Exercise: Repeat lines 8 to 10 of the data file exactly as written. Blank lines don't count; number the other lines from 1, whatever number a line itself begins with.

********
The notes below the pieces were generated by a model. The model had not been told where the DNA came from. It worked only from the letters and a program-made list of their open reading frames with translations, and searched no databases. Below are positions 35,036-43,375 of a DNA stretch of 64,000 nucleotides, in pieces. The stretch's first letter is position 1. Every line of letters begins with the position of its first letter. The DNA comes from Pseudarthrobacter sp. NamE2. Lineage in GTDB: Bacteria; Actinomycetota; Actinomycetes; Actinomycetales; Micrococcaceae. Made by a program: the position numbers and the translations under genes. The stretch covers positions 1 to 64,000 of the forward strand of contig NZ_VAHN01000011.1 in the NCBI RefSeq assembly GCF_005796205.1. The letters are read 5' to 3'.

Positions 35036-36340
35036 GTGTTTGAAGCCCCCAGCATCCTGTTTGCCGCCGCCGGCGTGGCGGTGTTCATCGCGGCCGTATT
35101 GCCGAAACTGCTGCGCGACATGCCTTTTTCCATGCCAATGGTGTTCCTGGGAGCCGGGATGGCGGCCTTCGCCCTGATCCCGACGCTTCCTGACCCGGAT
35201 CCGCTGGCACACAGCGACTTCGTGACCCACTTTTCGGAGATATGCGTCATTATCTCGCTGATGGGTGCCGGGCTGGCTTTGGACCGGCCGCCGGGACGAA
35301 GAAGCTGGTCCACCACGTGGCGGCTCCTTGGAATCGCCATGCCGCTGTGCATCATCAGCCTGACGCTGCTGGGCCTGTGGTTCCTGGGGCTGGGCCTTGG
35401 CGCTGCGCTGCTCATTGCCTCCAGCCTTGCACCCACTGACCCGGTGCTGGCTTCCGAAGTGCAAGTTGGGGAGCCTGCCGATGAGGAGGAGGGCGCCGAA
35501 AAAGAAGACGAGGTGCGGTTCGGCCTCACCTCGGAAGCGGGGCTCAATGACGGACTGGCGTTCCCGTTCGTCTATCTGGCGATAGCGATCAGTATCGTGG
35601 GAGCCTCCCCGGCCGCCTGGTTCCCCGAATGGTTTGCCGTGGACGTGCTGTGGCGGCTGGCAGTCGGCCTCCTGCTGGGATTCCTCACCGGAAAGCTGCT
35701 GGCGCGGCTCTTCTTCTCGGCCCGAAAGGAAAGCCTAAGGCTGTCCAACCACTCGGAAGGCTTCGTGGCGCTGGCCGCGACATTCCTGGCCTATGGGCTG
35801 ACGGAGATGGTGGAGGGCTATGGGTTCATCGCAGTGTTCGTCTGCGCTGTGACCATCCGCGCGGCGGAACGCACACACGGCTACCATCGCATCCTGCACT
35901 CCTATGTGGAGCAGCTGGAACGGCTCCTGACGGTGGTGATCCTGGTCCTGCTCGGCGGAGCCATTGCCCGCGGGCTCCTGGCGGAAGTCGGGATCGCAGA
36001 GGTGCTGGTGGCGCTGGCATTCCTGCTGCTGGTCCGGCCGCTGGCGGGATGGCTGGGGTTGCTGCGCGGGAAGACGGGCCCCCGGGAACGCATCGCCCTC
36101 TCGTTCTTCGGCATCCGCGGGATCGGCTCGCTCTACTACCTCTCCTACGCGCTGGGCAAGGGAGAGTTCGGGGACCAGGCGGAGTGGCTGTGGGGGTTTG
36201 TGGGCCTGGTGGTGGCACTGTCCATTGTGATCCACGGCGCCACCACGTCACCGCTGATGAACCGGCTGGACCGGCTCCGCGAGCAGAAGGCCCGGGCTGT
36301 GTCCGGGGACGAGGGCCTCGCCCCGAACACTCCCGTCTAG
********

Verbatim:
35501 AAAGAAGACGAGGTGCGGTTCGGCCTCACCTCGGAAGCGGGGCTCAATGACGGACTGGCGTTCCCGTTCGTCTATCTGGCGATAGCGATCAGTATCGTGG
35601 GAGCCTCCCCGGCCGCCTGGTTCCCCGAATGGTTTGCCGTGGACGTGCTGTGGCGGCTGGCAGTCGGCCTCCTGCTGGGATTCCTCACCGGAAAGCTGCT
35701 GGCGCGGCTCTTCTTCTCGGCCCGAAAGGAAAGCCTAAGGCTGTCCAACCACTCGGAAGGCTTCGTGGCGCTGGCCGCGACATTCCTGGCCTATGGGCTG